Saturday, 10 December 2011

Writing Workshop: Dialling Up Your Dialogue

Allan Douglas at The Write Stuff offers an interesting workshop here on dialogue.

He makes some useful pointers regarding dialogue tags and action, using film as an example of how we can portray emotion through physical mannerisms in our characters:
To learn effective use of these [emotional] cues, read classic works containing emotional encounters or watch good dramatic films with the sound turned off. Study the facial expressions of the actors and take notes of how they signal emotion.
This is a useful workshop, in that it encourages you to think visually as well as in words (something that, as writers, we often fail to do).

As a rule, dialogue tags should be kept to a minimum to facilitate clarity. 'Said' is far less intrusive than 'opined' or 'stammered'. You begin to notice those as they mount up and they make writing look strained.

Another alternative to the dialogue tag is to tag the dialogue with action instead. This has two benefits: it identifies who has spoken but also sneaks in some action, which keeps the momentum of the story going and can be used to develop character as well.

I've been working on this myself. I'm trying to steer clear of using too many dialogue tags in my WIP (the novel-length version of Troglodyte Rose), partly because some of the novel is written in present tense, and when I was re-reading the ms I began cringeing at all the uses of the word 'says'. I don't want to use more conspicuous tags either, so it means I have to work on using action around the dialogue. Here's an example:

'Dahlia!' She looks at me like I'm bleeding all over her doorstep. Which of course I am. I'm the colour and constituency of tallow. With the red threading my appearance, I probably look like the sign outside a barber's shop. Not a hot look this season, kiddies.
'Rose, you look like shit!' Dahlia, to the point, sums it up better. She knew this before she opened the door, of course, because she never opens the damn thing without getting a good look at whoever's on the other side. She probably checked out the tailoring on my jeans with the time she spent peering through beforehand. Never mind that I might be dying out here.
'Care to let me in already, or do you want trogmeat for your new doormat?'
Dahlia grimaces as she lets me in, and checks once again that no one has followed me here. I slide in behind her, close as a shadow, and when she turns she can see the full extent of my injuries up-close. That should teach the bitch to leave a girl standing on the doorstep all afternoon.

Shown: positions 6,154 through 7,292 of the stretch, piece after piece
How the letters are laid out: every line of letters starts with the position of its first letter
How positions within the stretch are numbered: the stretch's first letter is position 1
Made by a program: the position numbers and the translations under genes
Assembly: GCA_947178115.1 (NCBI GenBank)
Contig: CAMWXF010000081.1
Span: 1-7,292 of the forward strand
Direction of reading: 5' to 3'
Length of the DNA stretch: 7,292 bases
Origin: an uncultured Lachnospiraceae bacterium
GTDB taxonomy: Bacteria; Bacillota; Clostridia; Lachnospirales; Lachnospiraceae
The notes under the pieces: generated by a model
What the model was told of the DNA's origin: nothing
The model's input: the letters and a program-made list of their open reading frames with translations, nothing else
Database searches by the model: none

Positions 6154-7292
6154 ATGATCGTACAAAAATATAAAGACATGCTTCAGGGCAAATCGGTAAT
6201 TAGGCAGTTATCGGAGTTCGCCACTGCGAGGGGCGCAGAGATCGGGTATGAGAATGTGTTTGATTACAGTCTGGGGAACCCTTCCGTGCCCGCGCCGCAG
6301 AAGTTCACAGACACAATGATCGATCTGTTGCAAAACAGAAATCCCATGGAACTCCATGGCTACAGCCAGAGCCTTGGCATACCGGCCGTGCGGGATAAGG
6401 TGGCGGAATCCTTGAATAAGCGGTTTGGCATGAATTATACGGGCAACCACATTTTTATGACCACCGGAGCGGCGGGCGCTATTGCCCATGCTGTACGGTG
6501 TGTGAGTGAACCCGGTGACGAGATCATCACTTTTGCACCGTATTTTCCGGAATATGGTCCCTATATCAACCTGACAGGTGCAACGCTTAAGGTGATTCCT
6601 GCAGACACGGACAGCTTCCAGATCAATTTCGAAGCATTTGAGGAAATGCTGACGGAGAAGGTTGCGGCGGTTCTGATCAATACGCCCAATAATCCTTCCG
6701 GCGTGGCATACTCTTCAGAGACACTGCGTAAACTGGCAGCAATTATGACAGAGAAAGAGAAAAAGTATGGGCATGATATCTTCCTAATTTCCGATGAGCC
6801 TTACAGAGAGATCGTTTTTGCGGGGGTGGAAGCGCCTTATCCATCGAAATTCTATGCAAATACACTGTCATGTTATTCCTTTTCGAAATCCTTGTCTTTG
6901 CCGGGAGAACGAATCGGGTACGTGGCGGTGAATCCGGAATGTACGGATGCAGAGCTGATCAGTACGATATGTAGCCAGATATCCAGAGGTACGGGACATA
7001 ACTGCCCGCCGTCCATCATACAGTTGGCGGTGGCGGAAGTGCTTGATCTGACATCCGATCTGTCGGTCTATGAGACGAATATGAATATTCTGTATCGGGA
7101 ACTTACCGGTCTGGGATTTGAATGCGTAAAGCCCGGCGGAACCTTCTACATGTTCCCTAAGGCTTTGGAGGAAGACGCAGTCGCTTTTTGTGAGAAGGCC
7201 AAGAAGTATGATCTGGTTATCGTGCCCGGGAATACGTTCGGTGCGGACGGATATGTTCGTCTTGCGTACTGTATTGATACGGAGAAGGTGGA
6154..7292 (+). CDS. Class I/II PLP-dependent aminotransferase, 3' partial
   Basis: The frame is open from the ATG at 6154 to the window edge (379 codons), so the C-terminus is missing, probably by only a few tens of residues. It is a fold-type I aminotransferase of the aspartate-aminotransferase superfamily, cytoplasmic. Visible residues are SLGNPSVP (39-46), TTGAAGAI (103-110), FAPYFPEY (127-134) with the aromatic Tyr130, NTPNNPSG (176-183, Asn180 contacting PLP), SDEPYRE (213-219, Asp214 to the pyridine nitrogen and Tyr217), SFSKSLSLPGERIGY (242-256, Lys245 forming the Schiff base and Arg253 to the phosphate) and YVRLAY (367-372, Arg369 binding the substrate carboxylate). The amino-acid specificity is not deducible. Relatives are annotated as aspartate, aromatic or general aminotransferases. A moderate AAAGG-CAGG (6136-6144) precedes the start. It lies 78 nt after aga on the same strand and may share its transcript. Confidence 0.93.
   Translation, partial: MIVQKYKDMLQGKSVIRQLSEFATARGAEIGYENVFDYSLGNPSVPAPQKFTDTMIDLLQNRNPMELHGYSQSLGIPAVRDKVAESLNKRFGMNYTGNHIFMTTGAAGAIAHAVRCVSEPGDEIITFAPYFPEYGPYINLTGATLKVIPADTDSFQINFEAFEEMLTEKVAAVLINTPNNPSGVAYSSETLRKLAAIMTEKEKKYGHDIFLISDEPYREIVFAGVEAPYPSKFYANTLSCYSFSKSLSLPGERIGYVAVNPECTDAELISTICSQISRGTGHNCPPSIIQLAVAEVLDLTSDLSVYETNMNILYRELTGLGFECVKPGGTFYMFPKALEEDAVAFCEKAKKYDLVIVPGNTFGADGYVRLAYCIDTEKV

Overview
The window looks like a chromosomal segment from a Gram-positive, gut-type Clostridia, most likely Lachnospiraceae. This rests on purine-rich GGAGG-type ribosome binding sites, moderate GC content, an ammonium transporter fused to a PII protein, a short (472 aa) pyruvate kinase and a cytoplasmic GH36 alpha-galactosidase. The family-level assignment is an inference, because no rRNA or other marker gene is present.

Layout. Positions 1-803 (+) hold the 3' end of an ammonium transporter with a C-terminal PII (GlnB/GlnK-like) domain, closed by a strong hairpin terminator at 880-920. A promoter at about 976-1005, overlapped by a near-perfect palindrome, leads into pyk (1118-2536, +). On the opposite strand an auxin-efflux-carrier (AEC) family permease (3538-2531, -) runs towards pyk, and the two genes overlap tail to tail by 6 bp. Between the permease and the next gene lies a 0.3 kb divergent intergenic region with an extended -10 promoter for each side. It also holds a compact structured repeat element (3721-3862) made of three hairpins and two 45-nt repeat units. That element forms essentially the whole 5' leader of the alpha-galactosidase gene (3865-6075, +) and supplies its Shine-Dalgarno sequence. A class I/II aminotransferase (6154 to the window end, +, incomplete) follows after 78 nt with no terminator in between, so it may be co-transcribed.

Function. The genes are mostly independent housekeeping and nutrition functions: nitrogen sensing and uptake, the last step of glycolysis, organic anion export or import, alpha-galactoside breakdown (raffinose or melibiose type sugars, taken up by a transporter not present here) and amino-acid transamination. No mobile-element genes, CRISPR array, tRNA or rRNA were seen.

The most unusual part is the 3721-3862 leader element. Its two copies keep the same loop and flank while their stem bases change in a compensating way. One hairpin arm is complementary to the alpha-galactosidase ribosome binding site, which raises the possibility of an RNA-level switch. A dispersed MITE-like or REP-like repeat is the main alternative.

'What happened this time?'
'Mercs couldn't play nice, could they?'
'You've gotta watch yourself, Rose, or you're gonna wind up going missing!'
I bristle then. 'Like Flid, you mean?'
She shuts the hell up. Knows I have no time for this. Not raking over raw nerves.
'It's okay,' I say, interrupting her apology. 'I don't need it or deserve it. Not now, not ever. You're our friend. And Flid . . . per knows what per's doing.'
She nods, takes my hand.
'Come on. We need to get you fixed up.'

This still reads a little clunky to me, but I'm working on it. Elsewhere, I'm really agonising over the word 'ventured'. It's entirely appropriate in the context, but I'm worried it's just too showy.

'I wonder if they’re still alive?' Flid didn't take per eyes off them, enrapt.
I ventured over to the orchid princess—the serpents parting before me as though in obeisance to their slumbering mistresses—and touched her throat. It was warm, but barely. As though she were in the deepest of sleeps. As though her mind swam in dreams of faraway worlds. And I considered that perhaps as we dreamt of her world she dreamt of ours, and her thoughts wandered through cannibal kitchens and slave pits as we explored this derelict palace.
'Maybe she needs a kiss?' ventured Flid.
'From who?' I looked about the room to emphasise that we were alone except for the weeds and the serpents and our own echoes.
'From a handsome prince!' Per face delighted, lighting up like bulbroot, as though this, too, was just a game. And I remembered the drugs. The empty jar of pink Haze. This was just a game. It was.
'Neither of us is a prince,' I said. 'We haven't got a crown to fight over for starters!'
'But I’m the only one with balls.' Flid nudged me playfully with per elbow.
'But they’re only ornamental,' I teased back.

Any thoughts on this would, of course, be appreciated. In the meantime, I think I'll use Allan's workshop as a guide to revisit some of the dialogue in the book.

Try his tips for yourself and see how it improves your dialogue.

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